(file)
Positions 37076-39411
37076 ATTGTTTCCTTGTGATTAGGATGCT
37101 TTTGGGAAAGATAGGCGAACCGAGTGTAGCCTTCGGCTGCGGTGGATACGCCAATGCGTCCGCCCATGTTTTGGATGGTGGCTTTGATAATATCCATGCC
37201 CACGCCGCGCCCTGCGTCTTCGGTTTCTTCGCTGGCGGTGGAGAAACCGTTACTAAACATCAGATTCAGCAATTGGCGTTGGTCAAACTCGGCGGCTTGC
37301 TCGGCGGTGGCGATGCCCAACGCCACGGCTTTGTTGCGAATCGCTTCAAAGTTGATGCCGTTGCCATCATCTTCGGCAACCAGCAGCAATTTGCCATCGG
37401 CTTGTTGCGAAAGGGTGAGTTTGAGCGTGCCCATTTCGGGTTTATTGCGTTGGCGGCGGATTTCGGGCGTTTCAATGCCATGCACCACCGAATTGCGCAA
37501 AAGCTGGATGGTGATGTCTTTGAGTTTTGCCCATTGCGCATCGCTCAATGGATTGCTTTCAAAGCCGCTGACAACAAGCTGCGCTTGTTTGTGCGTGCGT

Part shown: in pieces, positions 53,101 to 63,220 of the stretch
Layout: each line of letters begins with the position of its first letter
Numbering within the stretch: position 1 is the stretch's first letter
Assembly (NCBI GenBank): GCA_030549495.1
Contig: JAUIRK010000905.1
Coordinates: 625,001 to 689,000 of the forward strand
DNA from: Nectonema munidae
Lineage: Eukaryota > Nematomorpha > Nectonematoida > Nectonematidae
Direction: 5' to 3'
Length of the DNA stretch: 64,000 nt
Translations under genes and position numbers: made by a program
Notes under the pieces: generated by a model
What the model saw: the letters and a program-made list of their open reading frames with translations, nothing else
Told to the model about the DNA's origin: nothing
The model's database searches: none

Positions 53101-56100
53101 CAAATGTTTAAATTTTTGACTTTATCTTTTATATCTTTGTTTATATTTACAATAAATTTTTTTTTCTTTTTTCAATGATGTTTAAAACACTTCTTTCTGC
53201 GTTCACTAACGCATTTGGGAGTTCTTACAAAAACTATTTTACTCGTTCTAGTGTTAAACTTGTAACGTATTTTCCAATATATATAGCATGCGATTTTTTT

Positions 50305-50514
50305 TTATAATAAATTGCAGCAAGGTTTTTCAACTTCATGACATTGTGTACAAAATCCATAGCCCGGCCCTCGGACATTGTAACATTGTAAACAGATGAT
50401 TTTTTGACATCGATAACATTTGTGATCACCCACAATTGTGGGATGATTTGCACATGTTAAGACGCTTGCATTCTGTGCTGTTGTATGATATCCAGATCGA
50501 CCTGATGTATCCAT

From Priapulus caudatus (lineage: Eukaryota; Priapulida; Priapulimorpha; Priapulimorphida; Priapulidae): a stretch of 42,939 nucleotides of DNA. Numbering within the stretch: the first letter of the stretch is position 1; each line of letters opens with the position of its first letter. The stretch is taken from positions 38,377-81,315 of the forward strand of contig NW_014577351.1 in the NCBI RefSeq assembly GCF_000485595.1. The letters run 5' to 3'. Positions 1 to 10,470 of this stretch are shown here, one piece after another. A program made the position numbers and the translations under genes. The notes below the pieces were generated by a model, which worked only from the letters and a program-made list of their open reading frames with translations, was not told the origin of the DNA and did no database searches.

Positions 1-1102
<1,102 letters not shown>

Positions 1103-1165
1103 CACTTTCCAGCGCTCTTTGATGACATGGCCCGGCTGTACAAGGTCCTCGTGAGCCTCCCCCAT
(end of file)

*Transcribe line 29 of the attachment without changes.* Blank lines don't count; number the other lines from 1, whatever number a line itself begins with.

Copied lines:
50501 CCTGATGTATCCAT